When food prices are falling dramatically on world markets, why is UK food inflation at 19 per cent?

I had a quick check of some key food prices on international markets as a result of comments left on another piece I wrote this morning with regard to inflation.

This data comes from Trading Economics:

The chart is of US wheat prices. I stress that I do know that we use little US wheat, but wheat is traded globally, as are many of the commodities noted in the table at the bottom.

There is one absolutely consistent feature to be noted within that table. It is that some absolutely basic food prices are down heavily on international markets over the last year. The average fall in prices exceeds 20 per cent.

Despite this, what we have learned today is that food prices in the UK are up 19 per cent in a year, with bread, olive oil and milk being central to this, even though all of them have seen their bulk wholesale prices fall dramatically.

Editor sourced image from Twitter @ProBonoEcon

I am, of course, aware that food manufacturers buy forward. In other words, many of the raw materials that they are using at present were bought at higher prices set sometime in the last year. However, just as world oil and gas prices have now fallen significantly, so have food prices, and it is therefore entirely reasonable to expect three things.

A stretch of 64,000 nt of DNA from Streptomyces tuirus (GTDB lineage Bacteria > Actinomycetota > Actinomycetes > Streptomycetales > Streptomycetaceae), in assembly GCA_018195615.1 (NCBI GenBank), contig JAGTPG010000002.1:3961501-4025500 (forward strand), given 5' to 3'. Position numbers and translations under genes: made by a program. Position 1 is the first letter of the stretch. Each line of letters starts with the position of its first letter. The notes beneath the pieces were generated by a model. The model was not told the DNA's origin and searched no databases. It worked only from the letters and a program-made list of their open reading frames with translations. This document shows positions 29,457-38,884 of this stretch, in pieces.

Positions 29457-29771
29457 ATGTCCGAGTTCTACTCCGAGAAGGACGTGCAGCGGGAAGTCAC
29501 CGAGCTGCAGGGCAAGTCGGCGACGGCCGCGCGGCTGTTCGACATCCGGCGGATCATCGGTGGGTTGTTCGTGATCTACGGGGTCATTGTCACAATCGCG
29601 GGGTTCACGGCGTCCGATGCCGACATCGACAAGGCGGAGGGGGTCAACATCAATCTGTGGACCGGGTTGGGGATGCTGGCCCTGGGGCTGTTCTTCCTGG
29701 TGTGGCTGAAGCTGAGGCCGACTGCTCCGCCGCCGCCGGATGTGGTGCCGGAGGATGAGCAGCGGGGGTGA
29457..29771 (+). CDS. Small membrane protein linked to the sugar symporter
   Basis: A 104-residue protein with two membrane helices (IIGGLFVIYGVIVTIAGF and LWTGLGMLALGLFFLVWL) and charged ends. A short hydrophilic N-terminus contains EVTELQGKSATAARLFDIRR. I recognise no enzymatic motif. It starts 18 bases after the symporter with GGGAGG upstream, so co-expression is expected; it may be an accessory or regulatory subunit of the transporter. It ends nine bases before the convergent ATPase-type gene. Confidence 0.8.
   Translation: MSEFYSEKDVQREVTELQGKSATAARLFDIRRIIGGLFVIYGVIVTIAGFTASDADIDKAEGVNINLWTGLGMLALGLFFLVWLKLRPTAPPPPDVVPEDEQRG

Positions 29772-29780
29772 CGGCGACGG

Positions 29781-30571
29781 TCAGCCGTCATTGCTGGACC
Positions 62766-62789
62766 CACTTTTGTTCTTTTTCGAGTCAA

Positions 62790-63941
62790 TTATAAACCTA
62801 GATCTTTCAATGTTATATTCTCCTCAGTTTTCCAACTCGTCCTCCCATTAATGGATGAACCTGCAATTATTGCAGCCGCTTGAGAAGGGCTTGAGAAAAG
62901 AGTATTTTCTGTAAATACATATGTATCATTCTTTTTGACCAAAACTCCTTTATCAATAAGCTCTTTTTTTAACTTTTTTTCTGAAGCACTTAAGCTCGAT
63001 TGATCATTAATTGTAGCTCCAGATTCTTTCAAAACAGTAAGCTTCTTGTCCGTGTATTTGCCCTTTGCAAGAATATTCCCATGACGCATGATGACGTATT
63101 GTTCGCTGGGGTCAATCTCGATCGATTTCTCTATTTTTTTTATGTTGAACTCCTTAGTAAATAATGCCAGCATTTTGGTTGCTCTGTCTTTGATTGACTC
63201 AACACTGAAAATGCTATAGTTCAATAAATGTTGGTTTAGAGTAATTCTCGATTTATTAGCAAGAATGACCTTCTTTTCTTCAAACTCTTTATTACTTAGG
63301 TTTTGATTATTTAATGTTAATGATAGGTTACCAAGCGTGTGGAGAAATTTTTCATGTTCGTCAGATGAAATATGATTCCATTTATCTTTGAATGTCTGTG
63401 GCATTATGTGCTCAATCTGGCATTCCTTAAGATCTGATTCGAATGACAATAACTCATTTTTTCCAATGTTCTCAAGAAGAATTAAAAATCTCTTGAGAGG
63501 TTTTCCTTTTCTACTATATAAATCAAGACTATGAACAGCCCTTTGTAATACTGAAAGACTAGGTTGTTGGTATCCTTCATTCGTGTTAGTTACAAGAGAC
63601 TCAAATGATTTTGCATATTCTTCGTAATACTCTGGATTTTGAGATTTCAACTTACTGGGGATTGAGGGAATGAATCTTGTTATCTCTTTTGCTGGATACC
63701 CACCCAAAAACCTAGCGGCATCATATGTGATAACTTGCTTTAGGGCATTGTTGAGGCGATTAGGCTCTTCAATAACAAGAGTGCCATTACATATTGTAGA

The first is that the Bank of England takes this fact into account when appraising inflation expectations. If food prices are supposedly now driving inflation, then it is entirely reasonable to expect that inflation will fall significantly and soon precisely because of the decline in bulk food prices. Why is that possibility not being discussed?

Second, why aren’t major retailers discussing this, and the implication that it will have on their own price structures over coming months?

Third, why is the emphasis only on those commodities where I accept that global prices have gone up, including sugar? Is there some sort of conspiracy to only discuss the bad news?

I think we need answers to those questions.

And before you say it, the answer is not down to energy costs. This table shows the movement in these over the last year: